In life, things have a way of working out oppositely to what we expected. The job promotion you thought would make you happy, actually makes you miserable working under the megalomaniac you call your new boss. The breakup with that significant other you thought would sink you into a depression, actually allowed you to find THE ONE. Life has a strange way of finding its own equilibrium. And that’s exactly how I’m approaching this injury to Kevin Durant. There are negatives and positives to any situation, even this one.
Bad News First: The Negatives:
1. Risk of Reinjury – We saw last season how nagging surgical interventions can be. The battle is not won when the surgeon proclaims, “This surgery was a success.” On a side note, I’ve always wondered what that meant. How do you know it was successful if you haven’t even tested the fix yet? I’ve come to the conclusion that ‘the surgery was a success’ is doctor speak for ‘we operated on the correct leg and the patient is still alive’. Russell Westbrook’s initial meniscus surgery was labeled a success. But complications do occur and that’s what the Thunder faced when Westbrook’s knee began to swell during training camp. Scans were run, and it was determined that a loose internal stitch had caused the swelling. Westbrook had a second, probably minor, arthroscopic surgery to fix that issue. The second surgery kept Westbrook out all preseason and two games into the regular season. Westbrook returned on the third game of the season and played like nothing had ever happened to him. That is, until his knee began to swell again around the Christmas game. The team performed another scope of the knee, which kept Westbrook out until after the All-Star break. In all, Westbrook missed 36 games last season.
The area where Durant suffered the break is notorious for being a difficult heal spot. The blood flow to that area of the bone is much less then at the ends of the bone. There have been plenty of players who have suffered this break and have had this surgery and have come back to the game just fine. But there have been others, like Brook Lopez of the Brooklyn Nets and CJ McCollum of the Portland Trailblazers, who have suffered reinjury of the same bone, usually within a year or two of the initial surgery. I bring up those two names because they span the spectrum of player body types. Lopez is a 7-footer who weighs over 250 pounds and plays in the post. McCollum is a 6’3 combo guard that can take it to the rim and shoot the outside shot. Durant is like the best of both worlds: a 6’11 forward who moves like a guard. Luckily, he doesn’t pack the same mass as Lopez. Will Durant lack of size actually benefit him in his recovery from this injury or will his style of play (guard-like) be a deterrent in his recovery?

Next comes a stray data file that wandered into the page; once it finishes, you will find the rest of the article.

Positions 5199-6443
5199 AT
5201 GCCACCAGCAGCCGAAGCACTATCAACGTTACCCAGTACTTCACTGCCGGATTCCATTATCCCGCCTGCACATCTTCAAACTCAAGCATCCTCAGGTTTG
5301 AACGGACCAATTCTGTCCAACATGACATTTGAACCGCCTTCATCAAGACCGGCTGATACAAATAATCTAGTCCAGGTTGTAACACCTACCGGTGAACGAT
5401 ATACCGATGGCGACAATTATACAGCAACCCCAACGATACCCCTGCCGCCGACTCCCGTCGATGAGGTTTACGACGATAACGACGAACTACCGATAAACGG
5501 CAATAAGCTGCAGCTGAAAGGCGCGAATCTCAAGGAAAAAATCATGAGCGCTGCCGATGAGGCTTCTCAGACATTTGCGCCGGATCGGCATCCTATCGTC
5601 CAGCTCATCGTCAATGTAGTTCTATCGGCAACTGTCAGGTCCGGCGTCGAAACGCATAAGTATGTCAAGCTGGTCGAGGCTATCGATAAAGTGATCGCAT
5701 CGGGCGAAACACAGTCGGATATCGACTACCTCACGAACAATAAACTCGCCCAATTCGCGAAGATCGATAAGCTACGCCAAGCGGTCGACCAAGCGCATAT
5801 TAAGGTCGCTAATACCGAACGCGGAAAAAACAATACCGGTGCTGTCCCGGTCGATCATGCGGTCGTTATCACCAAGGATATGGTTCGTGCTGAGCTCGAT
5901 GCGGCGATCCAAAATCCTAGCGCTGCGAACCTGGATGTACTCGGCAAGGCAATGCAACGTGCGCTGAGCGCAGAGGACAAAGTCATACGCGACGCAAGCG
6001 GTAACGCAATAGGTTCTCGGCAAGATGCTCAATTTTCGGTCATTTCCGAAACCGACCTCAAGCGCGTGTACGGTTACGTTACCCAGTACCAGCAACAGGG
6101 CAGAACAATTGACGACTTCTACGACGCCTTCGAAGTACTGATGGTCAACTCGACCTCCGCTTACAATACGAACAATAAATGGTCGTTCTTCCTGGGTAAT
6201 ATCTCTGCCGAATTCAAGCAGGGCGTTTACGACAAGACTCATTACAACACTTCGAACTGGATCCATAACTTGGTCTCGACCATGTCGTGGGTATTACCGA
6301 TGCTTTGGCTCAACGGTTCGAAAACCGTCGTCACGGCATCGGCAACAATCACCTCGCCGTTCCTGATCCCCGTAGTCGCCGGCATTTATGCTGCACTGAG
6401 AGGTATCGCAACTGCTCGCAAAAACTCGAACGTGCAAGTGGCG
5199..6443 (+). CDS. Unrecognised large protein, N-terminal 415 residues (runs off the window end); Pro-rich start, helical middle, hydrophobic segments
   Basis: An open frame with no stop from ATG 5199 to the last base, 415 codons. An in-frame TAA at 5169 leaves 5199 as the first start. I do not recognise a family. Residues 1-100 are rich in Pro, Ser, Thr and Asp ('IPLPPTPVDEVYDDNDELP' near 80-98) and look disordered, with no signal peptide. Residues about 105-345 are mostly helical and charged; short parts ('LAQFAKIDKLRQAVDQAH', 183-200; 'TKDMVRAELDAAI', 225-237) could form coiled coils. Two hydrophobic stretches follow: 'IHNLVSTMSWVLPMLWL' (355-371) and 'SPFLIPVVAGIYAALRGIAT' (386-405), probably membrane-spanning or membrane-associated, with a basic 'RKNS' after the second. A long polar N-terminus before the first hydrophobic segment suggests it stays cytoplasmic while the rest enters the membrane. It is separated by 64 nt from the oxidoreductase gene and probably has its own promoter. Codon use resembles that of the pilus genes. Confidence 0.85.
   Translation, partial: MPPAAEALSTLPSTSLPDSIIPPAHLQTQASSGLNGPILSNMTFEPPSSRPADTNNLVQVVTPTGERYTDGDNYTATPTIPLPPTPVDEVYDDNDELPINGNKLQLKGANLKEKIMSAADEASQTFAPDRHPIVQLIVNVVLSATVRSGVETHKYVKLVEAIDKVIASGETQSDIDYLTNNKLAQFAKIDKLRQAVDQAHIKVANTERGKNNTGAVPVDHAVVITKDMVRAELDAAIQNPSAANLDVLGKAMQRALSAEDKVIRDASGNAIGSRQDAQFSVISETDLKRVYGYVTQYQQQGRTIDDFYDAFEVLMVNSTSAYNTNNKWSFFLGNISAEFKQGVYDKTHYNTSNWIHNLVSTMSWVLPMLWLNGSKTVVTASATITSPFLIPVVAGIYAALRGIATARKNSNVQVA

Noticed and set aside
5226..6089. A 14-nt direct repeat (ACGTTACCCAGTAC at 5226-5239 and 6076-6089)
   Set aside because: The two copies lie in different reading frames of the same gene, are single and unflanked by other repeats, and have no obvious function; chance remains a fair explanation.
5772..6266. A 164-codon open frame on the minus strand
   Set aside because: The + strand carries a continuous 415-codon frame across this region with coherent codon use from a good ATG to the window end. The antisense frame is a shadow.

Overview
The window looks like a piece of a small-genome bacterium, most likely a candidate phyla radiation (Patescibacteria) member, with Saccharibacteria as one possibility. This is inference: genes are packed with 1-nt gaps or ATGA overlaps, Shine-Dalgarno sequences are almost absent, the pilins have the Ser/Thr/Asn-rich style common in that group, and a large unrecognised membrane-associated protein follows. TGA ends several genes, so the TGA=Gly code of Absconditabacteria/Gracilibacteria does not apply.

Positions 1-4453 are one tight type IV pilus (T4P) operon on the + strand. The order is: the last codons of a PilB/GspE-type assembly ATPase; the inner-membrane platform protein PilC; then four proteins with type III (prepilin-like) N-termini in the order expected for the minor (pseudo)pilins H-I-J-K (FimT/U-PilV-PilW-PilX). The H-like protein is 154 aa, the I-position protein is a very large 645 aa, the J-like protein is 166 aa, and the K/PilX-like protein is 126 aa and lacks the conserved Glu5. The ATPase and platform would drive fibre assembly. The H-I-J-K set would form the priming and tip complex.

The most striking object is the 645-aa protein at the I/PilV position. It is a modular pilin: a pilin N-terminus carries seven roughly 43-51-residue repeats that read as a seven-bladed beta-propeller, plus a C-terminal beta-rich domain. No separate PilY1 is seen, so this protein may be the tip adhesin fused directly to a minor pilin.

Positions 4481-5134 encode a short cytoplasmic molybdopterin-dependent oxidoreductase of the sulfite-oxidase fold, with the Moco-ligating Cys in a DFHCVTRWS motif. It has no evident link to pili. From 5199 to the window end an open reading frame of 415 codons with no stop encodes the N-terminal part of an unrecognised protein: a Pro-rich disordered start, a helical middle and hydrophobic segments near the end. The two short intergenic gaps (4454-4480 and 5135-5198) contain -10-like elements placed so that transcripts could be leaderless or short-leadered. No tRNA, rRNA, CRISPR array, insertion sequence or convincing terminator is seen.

2. Falling behind in the Western Conference – A lot changed this offseason in the NBA. One thing that remained the same: the Western Conference is still brutal. Most every team in the conference either improved or stayed the course, with the exception, possibly, of Houston and Minnesota. Over the past 5 seasons, the wins average to get into the playoffs in the West has been 47 games. Prior to Durant’s injury, this team was slated to win between 58 and 62 games and be in contention for the number one seed, not only in the Western Conference, but also, throughout the playoffs. That wins estimate will probably need to be curtailed back a bit depending on when Durant gets back, and how he looks when he does get back.
A Westbrook-Ibaka-Jackson core could easily lead the Thunder to 45 wins, which may be good for an 8th seed in the West. And although the Thunder have won road playoff games before, they would much rather play in the friendly confines of the ‘Peake come playoff time. With that said, one of the biggest lessons this team has learned in the past 3 seasons is that home court advantage probably counts more in the early rounds of the playoffs than in the later rounds. Veteran teams like San Antonio and Dallas, who have routinely been to the later rounds of the playoffs, don’t really care where they play. They usually perform the same whether they are at home or on the road. Maybe the Thunder are becoming veteran enough to realize that sacrificing a couple victories in the regular season for rest, may come back to help them in the playoffs, whether its at home or on the road.
3. Derailment of Durant’s repeat MVP campaign – Is it possible that Durant could repeat as MVP this season, even while missing up to a quarter of the season? It’s plausible, but highly unlikely. First of all, the season’s narratives are all working against Durant this season. LeBron James is back in Cleveland in the homecoming of all homecomings. Derrick Rose is back after being sidelined for nearly two years due to various knee ailments. Kobe Bryant is back from injury and looking like the Bryant of old. And Chris Paul and Blake Griffin are ready to take the next step in their development after a tumultuous final year of ownership under Donald Sterling. Narrative and time on the court are both working against Durant. Hopefully, Durant is more worried about the Finals MVP, since he already has a regular season one under his belt.
Good News: The Positives